Sometimes believing that you will succeed requires a bit of self-delusion. Sometimes you have to have pig-headed conviction that you will triumph over adversity even when the odds are clearly not in your favor. As someone on the sidelines rooting for my friends, I try to offer as much love, positive energy and practical assistance as possible. I refuse—even for a millisecond—to allow my thoughts to drift to a place of thinking that any of my friends are going to lose the battle against cancer. They are not going to be defeated by this!!
It always helped me as an athlete to have people on my support crew who had complete faith in my ability to prevail--especially when I no longer believed in myself and had lost my will to go on. For example: About 18 hours into my 24-hour Treadmill run at the Kiehl's store I hit rock bottom. I was completely tapped out and slowed from a jog to a walk. I was convinced that I could not keep going and that the race was over for me. At that point, my boss Edgar Huber (who was also the president of Kiehl's) came over and stood directly in front of my treadmill. He looked me straight in the eyes and began to gently pound his fist on the control panel of the machine while declaring with matter-of-fact conviction: "You WILL do this, Chris. IKNOW you will." Edgar's unflagging determination was contagious. It flipped a switch in my mind and gave me the chutzpah to fulfill Edgar's prophecy. This kind of sheer force of will can move mountains and conquer just about anything. It's extremely helpful to have people on the sidelines rooting for you--especially when they maintain an unwavering level of faith and conviction that you will prevail no matter how bad things are.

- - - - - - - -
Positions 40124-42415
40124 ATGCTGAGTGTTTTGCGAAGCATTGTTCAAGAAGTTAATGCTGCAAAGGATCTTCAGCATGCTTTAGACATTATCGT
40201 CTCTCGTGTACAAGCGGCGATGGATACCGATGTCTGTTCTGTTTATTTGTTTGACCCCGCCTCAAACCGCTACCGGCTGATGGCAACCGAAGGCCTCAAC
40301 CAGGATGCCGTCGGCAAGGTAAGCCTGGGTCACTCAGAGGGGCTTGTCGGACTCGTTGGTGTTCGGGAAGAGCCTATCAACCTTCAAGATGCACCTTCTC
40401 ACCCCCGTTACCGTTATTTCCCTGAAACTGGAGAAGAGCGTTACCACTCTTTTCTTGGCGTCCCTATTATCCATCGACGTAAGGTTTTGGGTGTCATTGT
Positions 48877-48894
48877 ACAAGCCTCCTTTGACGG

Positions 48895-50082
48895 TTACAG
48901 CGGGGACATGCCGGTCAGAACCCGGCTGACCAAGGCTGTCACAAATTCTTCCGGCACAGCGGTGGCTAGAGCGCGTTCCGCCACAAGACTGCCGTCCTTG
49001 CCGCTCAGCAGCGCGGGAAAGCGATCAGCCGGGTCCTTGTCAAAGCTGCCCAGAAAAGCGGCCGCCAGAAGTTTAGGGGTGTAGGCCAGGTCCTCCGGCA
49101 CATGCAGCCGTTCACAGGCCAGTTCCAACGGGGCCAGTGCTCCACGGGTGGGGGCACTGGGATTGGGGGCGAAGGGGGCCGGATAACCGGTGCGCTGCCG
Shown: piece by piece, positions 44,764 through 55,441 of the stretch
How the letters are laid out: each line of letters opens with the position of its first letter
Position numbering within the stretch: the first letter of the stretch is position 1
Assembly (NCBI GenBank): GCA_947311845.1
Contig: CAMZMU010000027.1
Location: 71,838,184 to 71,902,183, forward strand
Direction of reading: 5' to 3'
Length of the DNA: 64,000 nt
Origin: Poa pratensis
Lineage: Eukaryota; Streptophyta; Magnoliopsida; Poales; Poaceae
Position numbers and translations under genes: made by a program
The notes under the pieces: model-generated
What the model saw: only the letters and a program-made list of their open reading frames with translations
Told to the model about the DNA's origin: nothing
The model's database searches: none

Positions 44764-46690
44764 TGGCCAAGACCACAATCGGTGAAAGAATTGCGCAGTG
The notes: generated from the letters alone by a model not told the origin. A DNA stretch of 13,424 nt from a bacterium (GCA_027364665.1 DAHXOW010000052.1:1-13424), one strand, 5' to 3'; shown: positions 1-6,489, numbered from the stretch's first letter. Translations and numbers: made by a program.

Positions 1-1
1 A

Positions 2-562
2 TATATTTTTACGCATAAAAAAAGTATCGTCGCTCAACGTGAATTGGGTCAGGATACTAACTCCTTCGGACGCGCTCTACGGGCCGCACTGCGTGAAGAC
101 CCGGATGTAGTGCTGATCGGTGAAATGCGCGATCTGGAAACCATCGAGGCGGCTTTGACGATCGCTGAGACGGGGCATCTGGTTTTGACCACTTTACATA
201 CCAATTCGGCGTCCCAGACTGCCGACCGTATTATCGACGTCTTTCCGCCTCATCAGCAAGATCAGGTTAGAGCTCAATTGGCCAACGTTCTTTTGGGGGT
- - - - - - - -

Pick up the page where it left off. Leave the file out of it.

4. PERSONIFY ADVERSITY: CONQUER THE "BEAST"